7. The labels should declare the dosage for the treatment of individual animals in terms of the amount of drug which should be given per unit of animal weight.

The Food and Drug Administration concurs with the Academy's findings, interpreting the phrase "...cannot be so qualified..." in paragraph (3) to mean "...is not supported by adequate data..." (See Fed. Reg. vol. 35, NO. 87-Tues, May 5, 1970). FDA then proceeded to review all available data relating to the effectiveness of products subject to NADA 8-804 to determine which label claims were supported by the requisite proof of effectiveness. That review resulted in a letter to the firm dated December 5, 1991, in which the agency stated that it had concluded that such data supported effectiveness for the control and treatment of bacterial diseases susceptible to oxytetracycline hydrochloride in poultry, cattle, swine, sheep, and bees.

Thereafter, the sponsor complied with the evaluation of NAS/NRC and FDA's conclusions by submitting a supplemental application which revised the labeling of its oxytetracycline pre-mix in the following manner:

  1. Appropriate oral doses for all the allowable species and claims based on milligrams per pound or grams per ton are on the current labels.
  2. Claims pertaining to egg production and hatchablilty have been deleted from the labels.
  3. Each disease claim on the label has been properly qualified with the approriate genus and species of bacteria susceptible to oxytetracycline quaternary salts. Disease claims which were not so qualified have been deleted.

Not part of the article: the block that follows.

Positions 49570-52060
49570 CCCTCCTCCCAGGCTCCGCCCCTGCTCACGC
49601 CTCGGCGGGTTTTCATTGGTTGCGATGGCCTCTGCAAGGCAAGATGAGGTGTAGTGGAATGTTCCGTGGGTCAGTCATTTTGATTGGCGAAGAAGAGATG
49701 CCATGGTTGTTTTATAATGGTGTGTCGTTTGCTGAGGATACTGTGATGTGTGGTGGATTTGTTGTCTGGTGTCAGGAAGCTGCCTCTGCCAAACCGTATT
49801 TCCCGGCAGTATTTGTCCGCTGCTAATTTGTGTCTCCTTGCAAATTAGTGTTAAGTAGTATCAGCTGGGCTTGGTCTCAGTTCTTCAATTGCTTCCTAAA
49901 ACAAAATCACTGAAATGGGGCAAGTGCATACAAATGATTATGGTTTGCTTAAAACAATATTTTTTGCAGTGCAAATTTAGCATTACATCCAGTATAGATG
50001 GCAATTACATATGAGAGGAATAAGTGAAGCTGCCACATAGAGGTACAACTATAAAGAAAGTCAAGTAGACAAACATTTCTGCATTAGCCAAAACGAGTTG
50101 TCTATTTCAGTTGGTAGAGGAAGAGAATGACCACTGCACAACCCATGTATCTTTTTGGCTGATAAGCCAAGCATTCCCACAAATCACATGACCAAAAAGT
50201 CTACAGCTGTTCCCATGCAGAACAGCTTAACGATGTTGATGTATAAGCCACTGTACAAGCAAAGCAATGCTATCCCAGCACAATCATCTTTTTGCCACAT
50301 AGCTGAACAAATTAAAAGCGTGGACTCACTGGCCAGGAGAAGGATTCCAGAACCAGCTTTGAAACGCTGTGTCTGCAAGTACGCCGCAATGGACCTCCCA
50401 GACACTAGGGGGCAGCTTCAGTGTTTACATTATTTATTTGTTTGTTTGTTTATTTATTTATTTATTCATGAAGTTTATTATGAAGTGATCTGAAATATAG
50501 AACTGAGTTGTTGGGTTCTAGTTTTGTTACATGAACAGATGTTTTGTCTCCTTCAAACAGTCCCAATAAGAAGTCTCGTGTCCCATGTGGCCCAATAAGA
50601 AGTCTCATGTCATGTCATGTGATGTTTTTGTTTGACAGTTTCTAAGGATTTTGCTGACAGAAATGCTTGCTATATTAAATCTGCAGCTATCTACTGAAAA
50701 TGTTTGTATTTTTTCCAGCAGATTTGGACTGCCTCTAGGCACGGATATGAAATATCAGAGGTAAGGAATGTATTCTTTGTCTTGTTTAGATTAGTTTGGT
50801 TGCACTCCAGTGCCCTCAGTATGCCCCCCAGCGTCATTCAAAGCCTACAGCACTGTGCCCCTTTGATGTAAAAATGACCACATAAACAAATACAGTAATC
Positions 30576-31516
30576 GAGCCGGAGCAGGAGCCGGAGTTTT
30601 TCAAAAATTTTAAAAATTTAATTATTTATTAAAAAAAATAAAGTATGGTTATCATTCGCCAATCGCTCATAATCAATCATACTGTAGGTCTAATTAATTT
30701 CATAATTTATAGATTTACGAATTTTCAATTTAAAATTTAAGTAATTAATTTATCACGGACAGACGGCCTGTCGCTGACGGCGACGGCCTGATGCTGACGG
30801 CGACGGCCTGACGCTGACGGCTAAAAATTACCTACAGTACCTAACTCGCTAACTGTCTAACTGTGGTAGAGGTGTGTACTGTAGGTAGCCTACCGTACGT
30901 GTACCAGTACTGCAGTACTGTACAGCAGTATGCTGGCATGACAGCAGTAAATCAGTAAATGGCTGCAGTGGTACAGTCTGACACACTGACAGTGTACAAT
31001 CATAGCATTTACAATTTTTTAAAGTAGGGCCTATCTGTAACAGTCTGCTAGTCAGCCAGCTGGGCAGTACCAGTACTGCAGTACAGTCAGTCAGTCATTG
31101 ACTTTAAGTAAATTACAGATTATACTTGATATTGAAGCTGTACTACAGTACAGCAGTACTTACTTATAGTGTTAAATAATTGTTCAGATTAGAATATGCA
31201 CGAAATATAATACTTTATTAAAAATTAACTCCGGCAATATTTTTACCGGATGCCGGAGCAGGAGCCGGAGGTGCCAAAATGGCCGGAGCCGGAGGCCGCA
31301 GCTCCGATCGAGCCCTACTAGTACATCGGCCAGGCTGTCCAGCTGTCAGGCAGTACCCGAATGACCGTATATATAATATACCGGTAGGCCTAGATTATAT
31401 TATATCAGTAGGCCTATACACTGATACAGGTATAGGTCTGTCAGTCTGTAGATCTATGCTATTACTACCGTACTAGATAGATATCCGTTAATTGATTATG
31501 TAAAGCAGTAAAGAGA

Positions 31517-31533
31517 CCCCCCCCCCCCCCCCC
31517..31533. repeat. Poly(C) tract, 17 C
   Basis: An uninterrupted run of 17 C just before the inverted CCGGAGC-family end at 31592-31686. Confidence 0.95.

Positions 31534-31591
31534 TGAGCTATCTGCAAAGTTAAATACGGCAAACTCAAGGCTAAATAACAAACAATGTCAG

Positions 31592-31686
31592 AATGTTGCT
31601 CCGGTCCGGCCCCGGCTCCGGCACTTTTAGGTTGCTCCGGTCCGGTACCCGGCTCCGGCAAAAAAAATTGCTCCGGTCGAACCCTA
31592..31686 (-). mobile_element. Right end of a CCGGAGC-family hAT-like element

4. Claims made for prevention have been revised to read "Control of..." where appropriate.
  5. Claims for growth promotion or stimulation have been removed. Allowable claims are for increased rate of weight gain and improved feed effieciency.
  6. The manufacturer's label carries the warning statement that treated animals must have the medicated feed adjusted to compensate for variation in age and the weight of animals, the nature and severity of disease signs.

 

V. ANIMAL SAFETY

No further safety data are required.

 

VI. HUMAN FOOD SAFETY

The NAS/NRC evaluation of the drug is concerned only with the effectiveness and safety of the drug for the treated animal. FDA's approval of the supplemental application did not involve reevaluation or reaffirmation of the human food safety data in the parent application.

REGULATORY METHOD FOR RESIDUES

The regulatory analytical method for detection of residues of the drug is a microbiological test using Bacillus cereus var. mycoides (AtCC 11778) suspension. The method is as published by the Food and Drug Administration, "Antibiotic Residues in Milk, Dairy Products an Animal Tissues: Method, Reports, and Protocols, revised October 1968, reprinted December 1974.

 

VII. AGENCY CONCLUSIONS: